MATERIALS AND METHODS

General: The melting points were determined on XT-4 Digital Binocular Microscope melting point apparatus manufactured by Beijing, Technical Instrument Co. Ltd. and were uncorrected. The IR spectra were run on Varian Excalibur HE 3100 FT-IR Spectrometer while, the mass spectra were obtained using Waters GCT Premier Spectrometer. The 1H-NMR spectra were recorded in either CDCl3 or DMSO-d6 on NMR Bruker DPX 400 spectrometer operating at 400 MHz. Tetramethyl silane (TMS) was used as internal standard with the deuterium signal of the solvent as the lock and chemical shifts δ recorded in ppm. The elemental analyses (C, H, N) of the compounds were performed using Flash EA 1112 Elemental Analyzer. The pH was monitored using Portable pH Meter Model PHB4. All drying were conducted at reduced pressure with DHG-9023A Vacuum Oven. In addition, column chromatographic purifications were carried out on the products using CHCl3/CH3OH (9:1) solvent system and Merck silica gel F (Mesh 200-300). Organic solutions were dried over anhydrous Na2SO4 and concentrated with a RE-2000B Buchi Rotary Evaporator. Commercially available materials were used without further purification while other reagents were used directly after ascertaining the purity condition.

Synthesis
General procedure for p-toluenesulfonamide p-T1a-k: To a solution of amino acid (12.5 mmol) in water (15 mL) was added Na2CO3 (2.785 g, 26.25 mmol) at 0°C and p-toluenesulfonyl chloride, p-TsCl (2.86 g, 15 mmol) in three portions over a period of 1 h. The slurry was then warmed to room temperature and allowed to stir for 48 h. Upon completion of the reaction which was TLC monitored using CHCl3/CH3OH solvent system (9:1), the reaction mixture was acidified with 20% concentrated aqueous HCl solution to pH 2, after which crystallization occurred and the product was obtained via suction filtration. The filtered crude product was washed with pH 2.2 buffer and dried in a vacuum oven at 60°C for 12 h to afford p-toluenesulfonamides p-T1a-k.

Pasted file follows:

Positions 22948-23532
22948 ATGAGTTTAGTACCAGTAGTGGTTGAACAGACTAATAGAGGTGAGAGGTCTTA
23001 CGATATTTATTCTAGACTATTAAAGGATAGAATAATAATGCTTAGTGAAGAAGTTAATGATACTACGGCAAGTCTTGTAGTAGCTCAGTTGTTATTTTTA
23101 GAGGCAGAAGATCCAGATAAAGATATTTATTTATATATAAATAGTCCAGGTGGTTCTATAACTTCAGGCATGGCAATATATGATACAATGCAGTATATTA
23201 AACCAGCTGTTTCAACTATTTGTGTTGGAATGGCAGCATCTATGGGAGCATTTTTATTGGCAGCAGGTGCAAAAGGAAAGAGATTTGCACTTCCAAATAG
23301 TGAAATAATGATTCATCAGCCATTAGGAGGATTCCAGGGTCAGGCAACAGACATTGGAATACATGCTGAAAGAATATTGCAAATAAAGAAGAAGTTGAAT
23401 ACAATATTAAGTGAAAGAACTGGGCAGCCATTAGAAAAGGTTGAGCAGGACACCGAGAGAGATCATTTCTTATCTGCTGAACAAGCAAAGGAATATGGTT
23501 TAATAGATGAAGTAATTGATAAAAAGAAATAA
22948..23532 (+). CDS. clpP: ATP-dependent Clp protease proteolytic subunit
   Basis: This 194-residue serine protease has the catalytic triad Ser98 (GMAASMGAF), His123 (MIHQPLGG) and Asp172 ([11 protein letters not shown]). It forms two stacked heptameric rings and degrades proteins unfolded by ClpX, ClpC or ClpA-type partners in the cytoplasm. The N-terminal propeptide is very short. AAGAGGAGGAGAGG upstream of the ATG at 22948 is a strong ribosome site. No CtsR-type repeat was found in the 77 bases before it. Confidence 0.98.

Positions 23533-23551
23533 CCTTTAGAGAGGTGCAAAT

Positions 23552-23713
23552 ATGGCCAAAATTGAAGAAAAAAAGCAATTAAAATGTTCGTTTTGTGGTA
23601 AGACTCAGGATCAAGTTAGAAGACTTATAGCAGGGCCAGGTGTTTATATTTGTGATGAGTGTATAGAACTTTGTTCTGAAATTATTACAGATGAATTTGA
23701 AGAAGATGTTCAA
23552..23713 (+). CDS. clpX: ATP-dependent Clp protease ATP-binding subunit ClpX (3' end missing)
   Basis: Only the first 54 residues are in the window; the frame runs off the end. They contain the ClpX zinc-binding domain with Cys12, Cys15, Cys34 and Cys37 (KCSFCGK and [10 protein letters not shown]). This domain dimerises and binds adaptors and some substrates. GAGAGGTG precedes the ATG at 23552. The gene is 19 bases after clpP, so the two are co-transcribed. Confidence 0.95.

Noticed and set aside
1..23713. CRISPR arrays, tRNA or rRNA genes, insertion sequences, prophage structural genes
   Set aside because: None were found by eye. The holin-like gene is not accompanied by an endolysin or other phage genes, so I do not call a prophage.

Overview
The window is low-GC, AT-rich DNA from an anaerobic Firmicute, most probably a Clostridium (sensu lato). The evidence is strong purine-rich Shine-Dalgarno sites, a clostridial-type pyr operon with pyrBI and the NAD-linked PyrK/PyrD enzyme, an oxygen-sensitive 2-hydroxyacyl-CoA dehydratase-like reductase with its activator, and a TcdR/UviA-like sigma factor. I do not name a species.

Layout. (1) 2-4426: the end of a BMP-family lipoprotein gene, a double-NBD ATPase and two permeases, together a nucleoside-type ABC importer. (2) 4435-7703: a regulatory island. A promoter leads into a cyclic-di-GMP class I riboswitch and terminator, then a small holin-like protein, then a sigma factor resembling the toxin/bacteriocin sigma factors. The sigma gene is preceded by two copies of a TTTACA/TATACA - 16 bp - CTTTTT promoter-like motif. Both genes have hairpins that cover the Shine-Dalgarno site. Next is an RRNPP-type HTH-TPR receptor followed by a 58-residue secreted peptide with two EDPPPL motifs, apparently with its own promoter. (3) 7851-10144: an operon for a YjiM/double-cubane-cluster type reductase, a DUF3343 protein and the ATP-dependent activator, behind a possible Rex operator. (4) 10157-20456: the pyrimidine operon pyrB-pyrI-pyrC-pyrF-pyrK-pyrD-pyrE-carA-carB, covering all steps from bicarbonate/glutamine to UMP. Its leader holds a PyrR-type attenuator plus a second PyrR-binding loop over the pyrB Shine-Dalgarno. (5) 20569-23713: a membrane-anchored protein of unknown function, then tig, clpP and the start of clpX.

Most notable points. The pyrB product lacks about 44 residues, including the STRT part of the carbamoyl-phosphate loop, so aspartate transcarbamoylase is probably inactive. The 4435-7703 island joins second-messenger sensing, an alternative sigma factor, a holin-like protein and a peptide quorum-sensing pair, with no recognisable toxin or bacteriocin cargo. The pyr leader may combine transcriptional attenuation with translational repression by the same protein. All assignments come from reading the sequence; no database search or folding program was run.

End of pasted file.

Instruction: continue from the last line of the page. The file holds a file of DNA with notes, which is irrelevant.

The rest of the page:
General procedure of α-tolylsulfonamide derivatives p-T2a-k: To a solution of L-amino acid (5 mmol) in H2O (6 mL) was added Na2CO3 (1.113 g, 10.5 mmol) with continuous stirring until all the solutes had dissolved. The clear solution was cooled to -10°C and α-toluenesulfonyl chloride, α-TsCl (1.144 g, 6 mmol) was added in three batches over a period of 1 h. It was warmed up to 0°C and stirred there for 1 h. Finally, the reacting mixture was then warmed up to room temperature and allowed to stir there for 48 h. The reaction was quenched by addition of DCM (10 mL) and transferred into separatory funnel where the excess of α-TsCl was removed by extraction. The aqueous layer was then worked up to give a clear solution by addition of 2 N HCl until the pH 2.2 was attained. The clear liquid was then lyophilized at -52°C under reduced pressure for 12 h to obtain the crude solid product which was purified by column chromatography (CHCl3/CH3OH, 3:1) to afford α-toluene sulfonamides p-T2a-k in excellent yields.